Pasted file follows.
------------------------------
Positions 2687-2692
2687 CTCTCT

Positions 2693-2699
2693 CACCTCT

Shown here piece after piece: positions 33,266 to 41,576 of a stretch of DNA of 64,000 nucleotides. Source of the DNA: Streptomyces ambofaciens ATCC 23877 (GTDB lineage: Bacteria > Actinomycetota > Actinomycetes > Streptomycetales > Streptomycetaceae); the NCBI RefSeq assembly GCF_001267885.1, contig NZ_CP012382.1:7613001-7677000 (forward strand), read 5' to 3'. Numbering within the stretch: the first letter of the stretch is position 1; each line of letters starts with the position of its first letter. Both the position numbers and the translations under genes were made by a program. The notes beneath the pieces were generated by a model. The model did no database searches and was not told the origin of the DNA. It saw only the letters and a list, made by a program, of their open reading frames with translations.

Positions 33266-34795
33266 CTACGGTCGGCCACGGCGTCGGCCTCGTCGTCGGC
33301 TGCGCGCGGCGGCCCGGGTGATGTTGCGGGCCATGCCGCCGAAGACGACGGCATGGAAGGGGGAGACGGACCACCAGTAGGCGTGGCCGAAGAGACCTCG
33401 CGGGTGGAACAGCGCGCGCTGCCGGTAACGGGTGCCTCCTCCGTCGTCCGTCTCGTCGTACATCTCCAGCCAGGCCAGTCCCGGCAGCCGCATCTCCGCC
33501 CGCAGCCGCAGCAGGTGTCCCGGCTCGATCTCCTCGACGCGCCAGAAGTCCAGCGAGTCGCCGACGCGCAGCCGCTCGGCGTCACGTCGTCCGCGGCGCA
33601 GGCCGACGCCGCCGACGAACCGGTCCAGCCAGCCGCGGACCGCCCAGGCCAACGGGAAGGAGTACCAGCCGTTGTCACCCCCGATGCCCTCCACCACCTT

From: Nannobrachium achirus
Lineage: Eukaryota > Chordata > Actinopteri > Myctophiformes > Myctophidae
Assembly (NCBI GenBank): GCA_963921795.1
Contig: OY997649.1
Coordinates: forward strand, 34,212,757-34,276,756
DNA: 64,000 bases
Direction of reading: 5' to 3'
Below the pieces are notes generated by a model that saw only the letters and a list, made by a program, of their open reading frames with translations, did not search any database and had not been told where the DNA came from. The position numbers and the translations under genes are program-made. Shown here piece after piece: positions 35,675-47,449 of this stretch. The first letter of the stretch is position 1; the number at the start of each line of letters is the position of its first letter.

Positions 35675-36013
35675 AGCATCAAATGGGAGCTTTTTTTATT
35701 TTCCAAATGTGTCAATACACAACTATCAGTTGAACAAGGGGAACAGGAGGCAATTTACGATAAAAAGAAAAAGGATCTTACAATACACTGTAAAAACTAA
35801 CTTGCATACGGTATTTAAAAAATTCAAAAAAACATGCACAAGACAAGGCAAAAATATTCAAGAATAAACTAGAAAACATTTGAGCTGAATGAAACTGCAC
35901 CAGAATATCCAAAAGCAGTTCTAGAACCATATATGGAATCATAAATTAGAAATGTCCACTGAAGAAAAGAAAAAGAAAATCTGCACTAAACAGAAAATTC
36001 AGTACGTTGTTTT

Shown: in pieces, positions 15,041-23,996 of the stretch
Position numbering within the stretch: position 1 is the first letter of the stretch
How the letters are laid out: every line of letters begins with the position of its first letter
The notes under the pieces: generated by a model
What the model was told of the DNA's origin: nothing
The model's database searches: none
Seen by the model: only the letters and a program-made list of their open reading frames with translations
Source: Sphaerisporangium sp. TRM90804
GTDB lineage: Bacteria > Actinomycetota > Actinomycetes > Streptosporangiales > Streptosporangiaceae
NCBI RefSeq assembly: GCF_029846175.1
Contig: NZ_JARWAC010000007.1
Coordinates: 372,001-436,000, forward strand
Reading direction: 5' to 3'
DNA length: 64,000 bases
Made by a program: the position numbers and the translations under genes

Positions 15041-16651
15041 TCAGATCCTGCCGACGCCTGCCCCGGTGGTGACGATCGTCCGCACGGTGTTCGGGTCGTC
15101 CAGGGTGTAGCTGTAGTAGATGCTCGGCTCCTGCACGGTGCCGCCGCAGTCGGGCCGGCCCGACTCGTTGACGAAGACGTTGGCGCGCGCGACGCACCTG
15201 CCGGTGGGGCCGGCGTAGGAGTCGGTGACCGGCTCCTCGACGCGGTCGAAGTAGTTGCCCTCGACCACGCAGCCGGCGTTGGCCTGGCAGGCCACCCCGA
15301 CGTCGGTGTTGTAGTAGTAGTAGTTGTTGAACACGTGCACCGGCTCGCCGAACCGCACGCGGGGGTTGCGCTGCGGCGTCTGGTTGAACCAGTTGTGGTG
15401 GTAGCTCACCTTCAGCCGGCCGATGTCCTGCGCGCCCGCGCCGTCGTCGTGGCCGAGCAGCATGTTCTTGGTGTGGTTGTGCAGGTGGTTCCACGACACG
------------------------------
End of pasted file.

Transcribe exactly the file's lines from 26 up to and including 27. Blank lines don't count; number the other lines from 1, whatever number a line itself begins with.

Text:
Shown: in pieces, positions 15,041-23,996 of the stretch
Position numbering within the stretch: position 1 is the first letter of the stretch